What I am up to in the world.

Over the last 6 years I have been studying all manner of psychology and networking with psychologists and more specifically, PhD’s in men’s studies. I began this journey thinking I was interested in body language and even authored the book “influential body language” but rapidly my interests deepened and I realized my true interest is millennial masculinity, with body language as one small component.

I strongly believe that now more than ever young men in the west are in a masculinity crisis. We have few if any strong male role models outside of our families to speak to. We lack a map of what it means to be a good man and are adrift in a world of gender fluidity, political correctness, and a culture oversaturated in ideologies of feminism.

I noticed this problem over the last few years as I had conversations with young men my age about what they wanted out of life and about what type of man they would like to become. The dominant themes I felt from those conversations were a lack of clarity in masculine identity and when there was clarity, a guilt and paralyzing tentativeness around it. I believe this comes comes from feminism, the demonization of masculinity, the lack of having a community of men to voice your opinions to, and the lack of an initiation into manhood.

Looking deeper, statistics backed up my hunch. Men are dropping out of college at unprecedented rates, taking less interest in becoming fathers, earning less than ever before, and have skyrocketing rates of anxiety and depression.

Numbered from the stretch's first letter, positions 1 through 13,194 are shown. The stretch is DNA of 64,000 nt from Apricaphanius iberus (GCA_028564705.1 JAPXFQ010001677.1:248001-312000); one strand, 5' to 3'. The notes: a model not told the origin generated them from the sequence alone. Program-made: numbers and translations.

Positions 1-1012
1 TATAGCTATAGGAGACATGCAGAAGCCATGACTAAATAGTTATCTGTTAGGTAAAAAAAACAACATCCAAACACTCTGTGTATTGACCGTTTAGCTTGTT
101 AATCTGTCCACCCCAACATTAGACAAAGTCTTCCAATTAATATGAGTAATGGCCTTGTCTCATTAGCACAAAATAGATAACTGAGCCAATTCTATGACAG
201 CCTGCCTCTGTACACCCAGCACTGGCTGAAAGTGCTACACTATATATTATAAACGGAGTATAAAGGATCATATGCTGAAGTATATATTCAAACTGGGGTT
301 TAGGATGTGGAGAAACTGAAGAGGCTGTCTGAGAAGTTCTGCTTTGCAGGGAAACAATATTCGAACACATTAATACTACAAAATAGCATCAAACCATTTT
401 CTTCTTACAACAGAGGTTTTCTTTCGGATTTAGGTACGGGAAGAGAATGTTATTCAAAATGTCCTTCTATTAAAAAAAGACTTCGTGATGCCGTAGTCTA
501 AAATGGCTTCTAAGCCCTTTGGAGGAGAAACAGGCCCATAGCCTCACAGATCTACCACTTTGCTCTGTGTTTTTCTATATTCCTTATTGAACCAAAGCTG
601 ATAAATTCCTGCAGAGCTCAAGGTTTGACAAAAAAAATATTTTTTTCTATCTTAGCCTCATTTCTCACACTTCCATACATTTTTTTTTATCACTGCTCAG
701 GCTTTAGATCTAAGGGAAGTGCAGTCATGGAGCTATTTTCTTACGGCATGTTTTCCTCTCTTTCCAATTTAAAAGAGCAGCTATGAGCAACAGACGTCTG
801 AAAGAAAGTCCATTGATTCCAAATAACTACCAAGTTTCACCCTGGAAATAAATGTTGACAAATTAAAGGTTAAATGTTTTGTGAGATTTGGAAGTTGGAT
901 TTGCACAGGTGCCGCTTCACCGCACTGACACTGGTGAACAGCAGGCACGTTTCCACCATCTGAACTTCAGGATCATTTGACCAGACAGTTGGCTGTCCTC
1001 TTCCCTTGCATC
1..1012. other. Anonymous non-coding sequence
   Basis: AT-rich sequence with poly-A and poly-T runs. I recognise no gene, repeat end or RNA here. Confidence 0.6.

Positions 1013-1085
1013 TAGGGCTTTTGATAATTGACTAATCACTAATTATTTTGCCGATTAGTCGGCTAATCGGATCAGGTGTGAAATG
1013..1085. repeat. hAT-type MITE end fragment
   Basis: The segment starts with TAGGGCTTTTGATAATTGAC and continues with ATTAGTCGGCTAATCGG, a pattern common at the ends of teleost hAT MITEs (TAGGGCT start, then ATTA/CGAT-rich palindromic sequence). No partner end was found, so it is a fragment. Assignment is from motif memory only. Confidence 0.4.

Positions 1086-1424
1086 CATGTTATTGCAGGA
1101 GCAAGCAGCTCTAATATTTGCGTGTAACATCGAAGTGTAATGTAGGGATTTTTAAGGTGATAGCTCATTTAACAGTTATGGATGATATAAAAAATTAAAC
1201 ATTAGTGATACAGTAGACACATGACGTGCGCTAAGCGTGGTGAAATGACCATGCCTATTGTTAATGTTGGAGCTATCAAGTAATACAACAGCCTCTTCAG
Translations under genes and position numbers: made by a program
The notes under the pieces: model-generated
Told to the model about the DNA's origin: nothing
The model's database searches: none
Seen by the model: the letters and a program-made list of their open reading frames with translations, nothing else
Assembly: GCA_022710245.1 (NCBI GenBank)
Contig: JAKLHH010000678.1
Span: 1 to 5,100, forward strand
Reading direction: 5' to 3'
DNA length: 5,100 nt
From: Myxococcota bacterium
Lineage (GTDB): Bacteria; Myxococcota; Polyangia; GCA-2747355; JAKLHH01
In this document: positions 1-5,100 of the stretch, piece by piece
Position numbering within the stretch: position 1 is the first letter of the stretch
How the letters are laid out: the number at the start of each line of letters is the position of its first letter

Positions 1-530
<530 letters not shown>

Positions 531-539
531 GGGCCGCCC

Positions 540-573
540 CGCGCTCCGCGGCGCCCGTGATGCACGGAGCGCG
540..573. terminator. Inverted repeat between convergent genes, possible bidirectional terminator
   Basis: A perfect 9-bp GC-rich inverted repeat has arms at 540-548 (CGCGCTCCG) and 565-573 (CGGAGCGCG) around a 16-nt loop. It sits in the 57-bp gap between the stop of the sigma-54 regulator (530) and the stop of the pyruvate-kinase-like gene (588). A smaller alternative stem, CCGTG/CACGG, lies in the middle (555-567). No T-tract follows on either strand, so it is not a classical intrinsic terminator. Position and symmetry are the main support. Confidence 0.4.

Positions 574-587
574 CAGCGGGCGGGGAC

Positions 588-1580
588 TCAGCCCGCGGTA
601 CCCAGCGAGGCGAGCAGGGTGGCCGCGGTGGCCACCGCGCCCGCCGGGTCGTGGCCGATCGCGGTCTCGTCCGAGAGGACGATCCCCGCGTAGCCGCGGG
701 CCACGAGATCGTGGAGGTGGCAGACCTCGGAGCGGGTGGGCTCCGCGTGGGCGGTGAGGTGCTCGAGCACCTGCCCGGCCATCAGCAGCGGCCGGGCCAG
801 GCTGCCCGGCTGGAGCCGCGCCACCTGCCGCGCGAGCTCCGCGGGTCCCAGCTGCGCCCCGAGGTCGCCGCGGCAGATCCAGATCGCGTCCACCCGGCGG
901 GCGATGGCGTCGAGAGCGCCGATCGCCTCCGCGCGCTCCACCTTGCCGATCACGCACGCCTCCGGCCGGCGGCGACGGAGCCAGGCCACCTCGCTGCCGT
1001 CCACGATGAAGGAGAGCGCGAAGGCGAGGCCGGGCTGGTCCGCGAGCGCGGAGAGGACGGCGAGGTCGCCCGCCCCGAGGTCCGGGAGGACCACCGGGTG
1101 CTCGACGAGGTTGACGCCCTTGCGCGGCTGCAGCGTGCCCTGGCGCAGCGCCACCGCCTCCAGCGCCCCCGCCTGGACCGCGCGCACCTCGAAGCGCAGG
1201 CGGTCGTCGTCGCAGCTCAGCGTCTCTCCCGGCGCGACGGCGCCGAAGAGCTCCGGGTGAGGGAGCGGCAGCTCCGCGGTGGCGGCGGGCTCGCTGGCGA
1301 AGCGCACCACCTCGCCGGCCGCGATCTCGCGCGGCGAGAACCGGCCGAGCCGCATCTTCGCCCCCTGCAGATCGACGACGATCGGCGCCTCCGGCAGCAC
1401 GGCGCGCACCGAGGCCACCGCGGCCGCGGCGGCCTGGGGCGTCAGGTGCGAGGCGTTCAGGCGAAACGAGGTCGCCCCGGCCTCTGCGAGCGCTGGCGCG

Clearly something is going wrong for young men these days.

The issue doesn’t stop there though.

Because of our lack of clarity about what it means to be a good man and our lack of a process to make that intellectual knowledge practical we are living in an age where vast numbers of young men have poor mental and emotional health, poor relationships, and indefinitely delayed maturity and contribution in the world.

In the long run this is a very caustic trend for our culture. Men who are purposeless and without a solid grounding in relationships and work will ultimately be the cause of more poverty, more crime, and all the litany of damages that come from their absence in the family unit.

I am working on solving this issue one guy at a time with weekend workshops where we dive into, among other things,

The benefits of a male only community and one that is brutally honest, accountable, and nurturing in a purely masculine way.

Initiation rites and how going through pain and struggle to advance in key areas of life is a core manly virtue

Defining what it means to be a good man with breakout sessions, as well as borrowing definitions from sources as old as the bible and as new as evolutionary psychology

The use of radical vulnerability and physical practices to help let go of emotional hang-ups and scars stopping the participants from showing up as their best self in their relationships and communities.

The validity of definition of purpose for young men has been shown by Dr. Jordan B. Peterson who has shown through his self-authoring program which has boosted the GPAS of participants by upward of 10% and decreased dropout rates. The results were the most dramatic in underperforming men.

I have also received the endorsement of several people, most notably Dr. Dave White, PhD in men’s studies who will attest to the power of initiation rites and male only spaces.

If you want to see all the content I will be producing on this channel/page/site, subscribe below and Ill be sending you updates of all the interviews and content I produce to help you become the best millennial man you can be. For yourself. For your family and friends. For your community. For the world.

I see a future where men cease to be ashamed of their masculinity and cease to pander to political correctness. I see young men who clearly understand what masculinity is, its evolutionary basis and embrace it. I see a world where we reawaken our warrior spirits and like our ancestors, move into the world decisively, generatively and do battle to leave a mark on the world as all young men should.

Dying To Your Current Identity